Boris Johnson makes surprise visit to Somalia as Sir Mo Farah backs desperate appeal for millions facing starvation in East Africa

BORIS JOHNSON has made a surprise visit to Somalia as Sir Mo Farah backed an appeal for millions facing starvation in East Africa.

Britain is appealing for more aid for the drought in Somalia – which has been declared a national disaster.

Today the four-time Olympic champion called on Brits to dig deep to help the 800,000 children under FIVE who are at risk of starvation in Somalia, Kenya, Ethiopia and South Sudan.

Sir Mo said it “breaks his heart” to see families suffering in the country he was born in.

In February, the United Nations formally declared a famine in parts of South Sudan, the first time in six years such an announcement has been made.

Mr Johnson raised the issue of the drought with the President, and also discussed the security situation in the region.

His visit was not announced for security reasons – but he went on to see demonstrations of training that the British military are giving to the Somalian army forces.

The Foreign Secretary went on to meet with regional leaders, MPs and law students.

He said today: “I was particularly impressed by the demonstrations of the practical help that the UK is delivering on the ground, from our military providing essential training for Somali armed forces to the live-saving humanitarian support from UK Aid.

“All of this is vital if Somalia is going to move forward to achieve long-term stability and prosperity.”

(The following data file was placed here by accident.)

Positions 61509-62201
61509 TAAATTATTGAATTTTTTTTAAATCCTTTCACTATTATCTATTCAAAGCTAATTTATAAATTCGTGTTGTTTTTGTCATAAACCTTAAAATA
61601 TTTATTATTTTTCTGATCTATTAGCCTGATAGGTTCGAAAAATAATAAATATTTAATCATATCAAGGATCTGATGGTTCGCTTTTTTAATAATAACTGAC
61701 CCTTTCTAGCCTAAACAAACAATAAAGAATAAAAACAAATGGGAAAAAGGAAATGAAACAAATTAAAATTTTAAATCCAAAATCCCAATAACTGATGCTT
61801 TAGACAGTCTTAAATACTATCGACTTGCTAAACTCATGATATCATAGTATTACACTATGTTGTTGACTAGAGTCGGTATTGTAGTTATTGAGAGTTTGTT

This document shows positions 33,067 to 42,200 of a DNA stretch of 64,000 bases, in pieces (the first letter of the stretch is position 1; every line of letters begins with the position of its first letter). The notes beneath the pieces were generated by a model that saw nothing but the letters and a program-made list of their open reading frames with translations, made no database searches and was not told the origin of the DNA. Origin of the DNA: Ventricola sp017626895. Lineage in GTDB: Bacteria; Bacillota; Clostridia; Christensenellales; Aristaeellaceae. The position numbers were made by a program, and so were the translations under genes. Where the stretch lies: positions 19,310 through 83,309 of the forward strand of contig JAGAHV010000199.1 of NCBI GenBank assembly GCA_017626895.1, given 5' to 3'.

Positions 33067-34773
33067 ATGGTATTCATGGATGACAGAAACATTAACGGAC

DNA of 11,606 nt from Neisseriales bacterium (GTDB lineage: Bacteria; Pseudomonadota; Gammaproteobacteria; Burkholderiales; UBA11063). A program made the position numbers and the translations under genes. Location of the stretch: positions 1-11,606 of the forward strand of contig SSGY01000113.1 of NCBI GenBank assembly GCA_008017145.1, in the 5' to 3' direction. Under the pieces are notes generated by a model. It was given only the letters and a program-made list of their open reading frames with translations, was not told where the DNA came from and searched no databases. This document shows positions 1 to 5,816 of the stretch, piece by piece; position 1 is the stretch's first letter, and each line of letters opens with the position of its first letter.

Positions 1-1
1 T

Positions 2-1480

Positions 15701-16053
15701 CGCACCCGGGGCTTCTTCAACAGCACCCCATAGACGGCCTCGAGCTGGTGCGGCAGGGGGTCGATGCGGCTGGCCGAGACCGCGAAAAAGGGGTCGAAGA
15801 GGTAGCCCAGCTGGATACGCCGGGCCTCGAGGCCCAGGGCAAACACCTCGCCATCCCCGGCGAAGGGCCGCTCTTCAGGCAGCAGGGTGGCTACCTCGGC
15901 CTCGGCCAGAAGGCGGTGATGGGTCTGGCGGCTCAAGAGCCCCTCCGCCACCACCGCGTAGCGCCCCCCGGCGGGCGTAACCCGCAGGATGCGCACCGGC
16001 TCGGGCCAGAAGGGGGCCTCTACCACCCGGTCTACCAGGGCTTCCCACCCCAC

He will now go on to visit Uganda, Ethopia and Kenda to discuss regional security and the upcoming London Somalia Conference in May.

Sir Mo has been named ambassador for Save the Children – one of 13 agencies helping to tackle the crisis.

He said today:  “As a father-of-four, it hurts to see children without food and water, but this is a reality being faced by parents in East Africa right now.

“The drought is really bad and there are millions of children at risk of starvation.”

Ministers in Britain have pledged to match public donations up to £5 million for the Disasters Emergency Committee’s (DEC) East Africa Crisis Appeal – which aims to bring help to 16 million people. Video appeals will be shown on Sky, the BBC, ITV, and Channels 4 and 5.

The drought is affecting around 6 million people in Somalia alone – half the country.

riti Patel, International Development Secretary, said: “Britain has acted without hesitation – UK aid-funded food, water and emergency healthcare is being delivered across East Africa right now, but more support is urgently needed to prevent a catastrophe.

“The international community must now follow Global Britain’s lead to save lives and stop the famine before it becomes a stain on our collective conscience.

“The world cannot afford to wait.”

Mo Farah says cheating athletes should be banned for life

Source: The Sun

Xafiiska Warfaafiye
Muqdisho, Soomaaliya

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